USA will stay in UPU under “victory” compromise deal
The USA will remain in the world’s postal system after UPU member countries this afternoon approved a compromise deal that will enable the US Postal Service to declare its own rates for imported small parcels from China and the rest of the world from next July.
However, any USPS increases will be limited by certain ceilings. In addition, the USA would have to make a one-off payment of US$40 million to the UPU over five years.
In parallel, other countries will be able to opt for self-declared rates or gradually adjust terminal dues between 2021-25 under a complex agreement labelled Option V (for ‘Victory’) that was designed to ‘save’ a single global postal system.
The compromise agreement, which was negotiated during long and intensive consultative meetings on Tuesday evening and Wednesday morning, was passed by acclamation without a vote late on Wednesday afternoon.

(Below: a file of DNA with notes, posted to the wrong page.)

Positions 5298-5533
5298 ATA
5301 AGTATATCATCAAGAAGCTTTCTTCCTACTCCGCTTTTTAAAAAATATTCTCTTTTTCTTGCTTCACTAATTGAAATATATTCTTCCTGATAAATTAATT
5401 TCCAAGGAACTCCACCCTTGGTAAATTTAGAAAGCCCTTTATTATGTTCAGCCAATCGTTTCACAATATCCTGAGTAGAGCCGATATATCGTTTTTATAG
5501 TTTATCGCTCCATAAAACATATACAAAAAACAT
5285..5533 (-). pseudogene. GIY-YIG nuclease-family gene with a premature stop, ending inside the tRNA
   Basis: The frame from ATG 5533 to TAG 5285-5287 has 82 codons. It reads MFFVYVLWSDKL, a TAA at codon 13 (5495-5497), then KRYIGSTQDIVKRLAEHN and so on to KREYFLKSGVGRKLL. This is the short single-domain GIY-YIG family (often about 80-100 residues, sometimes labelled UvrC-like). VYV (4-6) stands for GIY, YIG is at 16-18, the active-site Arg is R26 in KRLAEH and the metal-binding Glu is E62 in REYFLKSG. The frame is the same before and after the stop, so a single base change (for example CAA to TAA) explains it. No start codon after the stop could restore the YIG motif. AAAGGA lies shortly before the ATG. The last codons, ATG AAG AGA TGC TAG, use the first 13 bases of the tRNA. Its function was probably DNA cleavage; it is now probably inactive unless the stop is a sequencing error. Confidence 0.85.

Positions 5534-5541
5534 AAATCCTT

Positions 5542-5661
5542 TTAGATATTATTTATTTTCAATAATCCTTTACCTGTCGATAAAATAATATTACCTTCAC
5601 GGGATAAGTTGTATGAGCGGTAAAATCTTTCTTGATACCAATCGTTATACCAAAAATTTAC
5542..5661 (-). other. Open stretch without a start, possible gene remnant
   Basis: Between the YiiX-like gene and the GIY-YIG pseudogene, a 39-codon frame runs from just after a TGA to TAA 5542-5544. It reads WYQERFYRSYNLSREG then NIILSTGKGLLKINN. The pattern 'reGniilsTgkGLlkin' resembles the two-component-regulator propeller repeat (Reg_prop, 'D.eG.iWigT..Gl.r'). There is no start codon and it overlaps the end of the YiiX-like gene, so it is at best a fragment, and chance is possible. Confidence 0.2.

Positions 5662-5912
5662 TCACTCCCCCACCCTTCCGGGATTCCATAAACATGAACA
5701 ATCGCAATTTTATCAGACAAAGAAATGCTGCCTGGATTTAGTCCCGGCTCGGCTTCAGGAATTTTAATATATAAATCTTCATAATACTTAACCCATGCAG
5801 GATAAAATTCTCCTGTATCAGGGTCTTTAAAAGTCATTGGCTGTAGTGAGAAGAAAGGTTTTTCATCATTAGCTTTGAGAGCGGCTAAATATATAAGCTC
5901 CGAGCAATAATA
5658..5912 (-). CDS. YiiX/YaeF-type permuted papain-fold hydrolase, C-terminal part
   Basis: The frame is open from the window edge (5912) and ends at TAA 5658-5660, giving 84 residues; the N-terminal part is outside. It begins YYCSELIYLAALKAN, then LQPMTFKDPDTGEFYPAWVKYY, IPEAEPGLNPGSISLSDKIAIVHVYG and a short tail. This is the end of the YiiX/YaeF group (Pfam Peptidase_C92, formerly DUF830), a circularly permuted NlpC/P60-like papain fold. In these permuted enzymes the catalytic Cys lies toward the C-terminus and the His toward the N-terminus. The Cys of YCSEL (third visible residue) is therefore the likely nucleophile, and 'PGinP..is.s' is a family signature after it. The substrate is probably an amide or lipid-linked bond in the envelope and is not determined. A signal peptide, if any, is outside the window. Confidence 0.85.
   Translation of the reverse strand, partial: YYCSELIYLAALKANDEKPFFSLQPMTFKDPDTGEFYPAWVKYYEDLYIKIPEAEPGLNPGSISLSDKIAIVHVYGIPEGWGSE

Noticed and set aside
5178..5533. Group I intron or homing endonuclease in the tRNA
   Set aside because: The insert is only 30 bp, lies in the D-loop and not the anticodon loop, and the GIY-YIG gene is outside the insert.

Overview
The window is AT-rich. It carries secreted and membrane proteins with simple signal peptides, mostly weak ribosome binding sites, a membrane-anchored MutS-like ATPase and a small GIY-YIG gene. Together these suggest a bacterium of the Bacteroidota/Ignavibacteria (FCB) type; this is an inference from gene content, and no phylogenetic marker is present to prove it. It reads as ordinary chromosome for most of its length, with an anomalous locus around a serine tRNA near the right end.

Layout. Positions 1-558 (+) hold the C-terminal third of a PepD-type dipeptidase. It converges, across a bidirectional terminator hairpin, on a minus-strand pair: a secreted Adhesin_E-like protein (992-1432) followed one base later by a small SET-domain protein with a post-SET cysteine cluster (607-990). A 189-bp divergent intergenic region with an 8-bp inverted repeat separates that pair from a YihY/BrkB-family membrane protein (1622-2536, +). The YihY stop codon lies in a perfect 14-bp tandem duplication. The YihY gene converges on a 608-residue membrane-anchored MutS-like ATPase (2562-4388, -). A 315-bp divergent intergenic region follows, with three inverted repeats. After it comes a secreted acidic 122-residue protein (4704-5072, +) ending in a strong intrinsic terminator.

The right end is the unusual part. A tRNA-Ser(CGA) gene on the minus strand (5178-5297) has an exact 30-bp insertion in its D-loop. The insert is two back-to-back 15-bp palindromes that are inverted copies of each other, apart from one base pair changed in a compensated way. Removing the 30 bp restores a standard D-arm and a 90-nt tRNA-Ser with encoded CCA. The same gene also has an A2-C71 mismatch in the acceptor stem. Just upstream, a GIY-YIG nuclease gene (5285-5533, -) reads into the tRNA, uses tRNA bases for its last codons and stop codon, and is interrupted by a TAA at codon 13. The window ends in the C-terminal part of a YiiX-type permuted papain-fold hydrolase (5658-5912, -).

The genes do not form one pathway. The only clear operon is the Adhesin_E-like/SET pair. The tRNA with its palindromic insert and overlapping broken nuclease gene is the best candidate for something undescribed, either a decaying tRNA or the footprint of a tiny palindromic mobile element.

“Something for everybody”
UPU Director General Bishar Hussein told delegates: “We have come far and wide and have come to the end of a long journey to fix our broken system of remuneration payments…. There is something for everybody… The primary objective is to have a single world postal territory.”
Deputy Director General Pascal Clivaz added: “It’s not the perfect agreement but it is the closest we can get.”
During a two-hour afternoon plenary session, Option V was clearly supported by key UPU members such as the USA, China, Japan, Germany, France, Canada, Australia, New Zealand and the UK along with many other large and small countries from around the world. Some of these countries had previously supported the US-backed Option B that yesterday failed to get a majority.
Peter Navarro, head of the US delegation and Assistant to the President of the United States for Trade and Manufacturing Policy, told delegates that the compromise agreement “meets the objectives” of the USA.
- CEP-Research will report on details of the UPU compromise agreement on Thursday.